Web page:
Winter Savory a Four Season Herb and Possible Deer Repellent

a-winter savoury

This “semievergreen” hardy perennial can be harvested year round on Vancouver Island.
Not only is this plant deer resistant, but it is listed as an aromatic herb that Repels deer!
That’s quite a claim !

Check out what the Sonoma County Master Gardener’s have to say about discouraging deer using aromatic herbs at:


Plant of the Week – Lovage


Clean Fresh Foliage, Clean Fresh Aroma

Lovage (Levisticum officinale) this reliable Hardy Perennial is one of the first pants to shoot up in spring. Here on Southern Vancouver Island, it has sprouted up over a foot by the end of March. It is easy to grow but give this plant a lot of room in your garden as it grows over 2 M high.

Leaves have excellent celery like flavor and is used soups, stews and casseroles.  The seeds whole or ground are used in pickling brine, cheese spreads, dressings and sauces. Here are a few ideas.

Potato Salad with Lovage

Spring Lovage Soup

Fettuccine With Tomato And Lovage Sauce

In the Middle Ages lovage leaves were placed in the shoes of travelers to revive their weary feet and an infusion made from the seeds was used to erase freckles !



High Potential Geothermal Sites in British Columbia ( BC )

WIKIMEDIA Commons - Pacific Ring of Fire

WIKIMEDIA Commons – Pacific Ring of Fire

The article on growing bananas in Iceland started me thinking about Geothermal possibilities right here in BC.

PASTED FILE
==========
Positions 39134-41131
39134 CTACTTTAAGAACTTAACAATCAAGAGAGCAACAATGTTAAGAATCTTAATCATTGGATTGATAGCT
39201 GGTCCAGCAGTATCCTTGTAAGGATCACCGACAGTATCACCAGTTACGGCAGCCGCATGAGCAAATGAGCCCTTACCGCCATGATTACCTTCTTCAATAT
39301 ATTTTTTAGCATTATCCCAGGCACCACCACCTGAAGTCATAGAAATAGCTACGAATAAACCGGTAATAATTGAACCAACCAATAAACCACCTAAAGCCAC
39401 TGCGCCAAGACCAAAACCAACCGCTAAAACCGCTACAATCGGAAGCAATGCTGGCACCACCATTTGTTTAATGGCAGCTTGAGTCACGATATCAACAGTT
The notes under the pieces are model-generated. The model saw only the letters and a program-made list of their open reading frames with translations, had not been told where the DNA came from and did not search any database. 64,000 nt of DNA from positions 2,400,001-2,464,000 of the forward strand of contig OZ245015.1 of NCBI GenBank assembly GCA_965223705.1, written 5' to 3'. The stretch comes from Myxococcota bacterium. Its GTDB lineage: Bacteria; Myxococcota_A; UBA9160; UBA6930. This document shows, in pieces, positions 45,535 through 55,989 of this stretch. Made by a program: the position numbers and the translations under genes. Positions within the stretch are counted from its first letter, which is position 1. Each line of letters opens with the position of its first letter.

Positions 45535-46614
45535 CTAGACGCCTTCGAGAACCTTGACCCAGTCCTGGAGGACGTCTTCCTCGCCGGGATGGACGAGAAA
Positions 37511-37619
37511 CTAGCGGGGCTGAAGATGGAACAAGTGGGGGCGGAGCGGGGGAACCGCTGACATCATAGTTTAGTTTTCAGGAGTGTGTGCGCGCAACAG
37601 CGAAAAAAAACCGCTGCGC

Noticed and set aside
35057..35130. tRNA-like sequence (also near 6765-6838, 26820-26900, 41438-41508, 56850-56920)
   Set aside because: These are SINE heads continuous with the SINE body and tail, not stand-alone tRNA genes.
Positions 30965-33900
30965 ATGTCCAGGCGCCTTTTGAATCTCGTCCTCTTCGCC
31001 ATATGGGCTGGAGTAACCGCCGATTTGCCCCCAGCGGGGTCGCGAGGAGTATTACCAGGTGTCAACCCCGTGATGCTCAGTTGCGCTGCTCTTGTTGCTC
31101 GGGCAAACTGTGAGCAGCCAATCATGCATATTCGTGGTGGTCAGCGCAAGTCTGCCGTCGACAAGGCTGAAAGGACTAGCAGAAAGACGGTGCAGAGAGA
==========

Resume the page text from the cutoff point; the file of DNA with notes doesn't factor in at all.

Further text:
It turns out that EnergyBC has done a bit of research on the subject with promising results. Lots of information on Geothermal Energy and potential sites in BC can be found  at this site:

Apparently BC is on the  “Pacific Rim’s Ring of Fire” , (sounds scary to me ) and according to DESMOGCANADA, we have enough Geothermal energy resources to power the entire province.

Now I just have to cross reference the geothermal areas with maximum average annual sunlight areas of BC to find the perfect spot for my dream greenhouse !

Orange Bordered Beetle on Tibetan Gentian ( Qin Jiao )

orange bordered beetle on Tibetan Gentian

Most web listings I found on-line, list Tibetan Gentian as very rare plant, this one grows happily outside the gift shop at the farm. Originating from the foothills of the Himalayan Mountains of Western China and Tibet, ” Qin Jiao ” has been used in eastern medicine for centuries.

I am having a bit of difficulty getting a positive ID on the bettle, the closest on e I have found is Largus californicus, but it’s markings are a little different.